Every year, when the United Nations General Assembly meets in New York, and heads of state buzz around the city in black cars and helicopters, two things are certain: New Yorkers will grouse about street closings on the east side of midtown Manhattan as a consequence of heightened security; and world leaders will make their rounds among the major journalistic organizations in the nation’s media capital to get some face time in the news.
This week, TIME reporters and editors were fortunate to have exclusive interviews with former UN Secretary General Kofi Annan (who will be TIME’s 10 Questions interviewee in next week’s edition), Libyan leader Muammar Gaddafi and Iranian president Mahmoud Ahmadinejad.
On Thursday morning, the day after Gaddafi’s rambling, 90-minute diatribe in front of the GA, I accompanied two of TIME’s top editors to meet the man his handlers said was to be referred to as “brother leader.” That’s easier to say out loud than King of Kings, which is the former Libyan army officer’s latest self-proclaimed moniker. (I have long wondered why this man, who has been in power since a 1969 coup when he was an army captain, has remained a colonel and never promoted himself to general.)
His staff was curious about the video camera for a magazine interview, which is pretty common. People still don’t grasp that there is practically no such thing as a print-only publication anymore. Perceptions are slowly changing. There was a Libyan TV crew there as well, documenting the Brother Leader’s every meeting. So they allowed me to shoot — at least for a few minutes. Six minutes into the interview, one of brother-leader Gaddafi’s top handlers began pointing to his watch. A few minutes later, Gaddafi said, in English, “you must stop.” I stalled to try to have a conversation about continuing, but the handlers began unplugging the audio cables from my camera and pushing me away from the scene. The editors were allowed to continue their interview, and Gaddafi became more relaxed — now that the cameras were gone — and they chatted for a half-hour longer.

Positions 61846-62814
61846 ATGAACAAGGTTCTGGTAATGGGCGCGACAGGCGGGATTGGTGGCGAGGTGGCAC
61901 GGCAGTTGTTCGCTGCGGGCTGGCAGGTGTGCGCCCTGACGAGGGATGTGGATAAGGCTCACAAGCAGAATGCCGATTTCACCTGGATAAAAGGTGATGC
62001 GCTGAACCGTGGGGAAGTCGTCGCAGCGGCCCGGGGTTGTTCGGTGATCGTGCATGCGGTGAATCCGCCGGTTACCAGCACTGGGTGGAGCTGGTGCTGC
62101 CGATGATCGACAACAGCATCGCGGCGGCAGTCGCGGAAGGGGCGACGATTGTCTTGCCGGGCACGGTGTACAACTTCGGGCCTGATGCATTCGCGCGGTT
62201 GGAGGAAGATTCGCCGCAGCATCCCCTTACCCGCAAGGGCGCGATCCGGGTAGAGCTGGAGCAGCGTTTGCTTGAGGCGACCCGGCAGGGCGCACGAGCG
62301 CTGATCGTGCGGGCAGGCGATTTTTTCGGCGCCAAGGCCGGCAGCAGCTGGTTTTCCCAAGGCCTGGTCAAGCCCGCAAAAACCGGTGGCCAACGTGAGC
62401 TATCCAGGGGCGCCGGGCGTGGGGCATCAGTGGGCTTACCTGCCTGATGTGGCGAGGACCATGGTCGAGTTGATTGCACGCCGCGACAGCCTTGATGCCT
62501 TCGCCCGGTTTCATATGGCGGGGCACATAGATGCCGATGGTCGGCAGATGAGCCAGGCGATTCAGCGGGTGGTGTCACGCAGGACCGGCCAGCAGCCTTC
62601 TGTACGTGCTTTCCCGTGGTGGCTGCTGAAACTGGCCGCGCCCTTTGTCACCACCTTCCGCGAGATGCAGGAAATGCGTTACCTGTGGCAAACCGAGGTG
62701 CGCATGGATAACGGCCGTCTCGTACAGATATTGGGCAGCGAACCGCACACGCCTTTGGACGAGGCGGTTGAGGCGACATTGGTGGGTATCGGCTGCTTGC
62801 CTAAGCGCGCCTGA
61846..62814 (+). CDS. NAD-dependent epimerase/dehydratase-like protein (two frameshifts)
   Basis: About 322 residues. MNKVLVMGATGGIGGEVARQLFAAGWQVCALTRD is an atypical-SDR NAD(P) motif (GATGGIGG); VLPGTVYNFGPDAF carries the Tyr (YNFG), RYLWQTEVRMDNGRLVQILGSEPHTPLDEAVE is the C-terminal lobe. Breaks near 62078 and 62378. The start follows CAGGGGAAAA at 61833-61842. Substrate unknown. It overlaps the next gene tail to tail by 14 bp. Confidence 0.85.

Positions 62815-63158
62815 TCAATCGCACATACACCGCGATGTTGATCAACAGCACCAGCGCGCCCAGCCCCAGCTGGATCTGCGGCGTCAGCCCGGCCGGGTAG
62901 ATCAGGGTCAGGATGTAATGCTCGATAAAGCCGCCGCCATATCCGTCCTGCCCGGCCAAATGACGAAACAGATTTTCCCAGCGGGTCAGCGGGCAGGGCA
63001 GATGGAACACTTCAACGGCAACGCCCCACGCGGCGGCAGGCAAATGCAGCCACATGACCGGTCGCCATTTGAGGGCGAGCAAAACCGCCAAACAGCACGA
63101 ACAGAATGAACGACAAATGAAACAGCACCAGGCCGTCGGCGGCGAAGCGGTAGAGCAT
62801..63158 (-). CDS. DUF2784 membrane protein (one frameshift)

Later that afternoon, Kofi Annan was warm and gracious, and had come to our offices to do the 10 Questions interview in a three-camera shoot.
Mahmoud Ahmadinejad had his own three-camera shoot at hotel meeting on Friday morning. Iranian state-run TV was there and had set up lights and cameras for his audience with half a dozen editors and reporters from TIME as well as the managing editor of FORTUNE. I arrived and placed my camera at the end of one of two long tables toward which the president would face from the far end.
As you likely already know, Friday was an interesting day for Iran. As the meeting with TIME was happening, President Obama, along with his counterparts from France and the UK, announced the discovery of a secret nuclear enrichment facility about 100 miles from Tehran. TIME editor Rick Stengel asked Ahmadinejad to comment about Obama’s revelation, and the Iranian president seemed a bit surprised — and a little amused — at the news. As reported on TIME.com yesterday, he basically told Obama to back off. The details unfolded throughout the rest of the day — the U-S and its allies had known about the facility for quite some time; Obama’s team wanted to have solid confirmation of intelligence reports before going public; and Ahmadinejad continued to say it’s none of America’s business and Iran is cooperating with the inspectors of the International Atomic Energy Agency. It makes for fascinating prologue to planned talks between diplomats from the U-S and Iran, that are set to begin next week.
Oh, and Ahmadinejad isn’t as short as I thought he was.